Our reading list extends far and wide, we think, which is one reason we keep reading novels by American writers.
In a world of iPhones, YouTube, Facebook, and Twitter, it sometimes seems like we are among the hearty few in Tulsa (or anywhere else) who bother to read any books at all, much less a novel.
But we just finished off Larry McMurtry's western Boone's Lick, a story about a lonely wife's family trek from Missouri to Wyoming in search of her delinquent husband.
We can't say this is a McMurtry masterpiece (go to Lonesome Dove for that), but it's a well-told story with some strong characters and a ring of truth.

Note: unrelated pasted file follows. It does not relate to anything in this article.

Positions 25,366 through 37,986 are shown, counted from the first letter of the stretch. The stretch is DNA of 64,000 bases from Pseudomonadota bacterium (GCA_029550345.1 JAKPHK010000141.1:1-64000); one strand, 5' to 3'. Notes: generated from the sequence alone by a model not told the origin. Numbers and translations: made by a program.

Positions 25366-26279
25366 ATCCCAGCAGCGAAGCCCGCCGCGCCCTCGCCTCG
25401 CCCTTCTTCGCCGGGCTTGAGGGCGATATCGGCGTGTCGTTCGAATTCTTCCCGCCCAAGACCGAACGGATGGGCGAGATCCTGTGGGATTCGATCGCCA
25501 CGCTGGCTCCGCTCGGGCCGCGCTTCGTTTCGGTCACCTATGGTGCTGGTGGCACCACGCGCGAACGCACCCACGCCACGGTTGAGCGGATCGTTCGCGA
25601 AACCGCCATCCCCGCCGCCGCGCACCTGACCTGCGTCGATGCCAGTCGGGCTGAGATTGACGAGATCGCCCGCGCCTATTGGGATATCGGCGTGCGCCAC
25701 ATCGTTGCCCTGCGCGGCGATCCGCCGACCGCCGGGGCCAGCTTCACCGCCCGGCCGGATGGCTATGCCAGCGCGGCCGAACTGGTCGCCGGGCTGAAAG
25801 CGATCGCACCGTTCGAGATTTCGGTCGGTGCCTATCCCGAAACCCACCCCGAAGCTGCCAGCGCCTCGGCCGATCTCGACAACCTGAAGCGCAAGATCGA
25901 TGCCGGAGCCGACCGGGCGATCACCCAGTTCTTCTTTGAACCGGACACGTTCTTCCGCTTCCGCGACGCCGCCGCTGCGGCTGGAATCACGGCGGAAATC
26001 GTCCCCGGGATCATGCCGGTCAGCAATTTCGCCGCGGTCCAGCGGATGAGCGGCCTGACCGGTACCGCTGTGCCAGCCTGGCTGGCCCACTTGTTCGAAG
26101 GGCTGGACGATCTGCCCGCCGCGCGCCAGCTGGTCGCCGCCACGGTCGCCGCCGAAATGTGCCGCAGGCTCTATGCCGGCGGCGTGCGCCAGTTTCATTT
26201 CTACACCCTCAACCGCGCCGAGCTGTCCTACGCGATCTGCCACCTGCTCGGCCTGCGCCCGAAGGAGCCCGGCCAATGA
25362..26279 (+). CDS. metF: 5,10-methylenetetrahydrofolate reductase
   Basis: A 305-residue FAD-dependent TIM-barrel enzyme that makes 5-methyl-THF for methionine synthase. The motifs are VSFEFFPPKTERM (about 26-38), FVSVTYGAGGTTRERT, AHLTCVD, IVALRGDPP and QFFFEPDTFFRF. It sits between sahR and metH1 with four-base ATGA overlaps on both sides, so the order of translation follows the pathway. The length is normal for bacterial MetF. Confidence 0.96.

The "truth" part comes in the form of real historical persons and events that turn up here, including Wild Bill Hickok, Red Cloud, the Bozeman Trail, and the ill-fated Fort Phil Kearny.
Both in real life and in the novel, Fort Phil Kearny is where a brash Civil War veteran Col. Fetterman led his men into an disastrous ambush, resulting in a one-sided Indian victory ten years before Custer's doomed command at the Little Bighorn.
There's no ocean in Tulsa, of course, but this is good beach reading—and we mean this in a good way. Check out Boone's Lick, published by Simon & Schuster in 2000.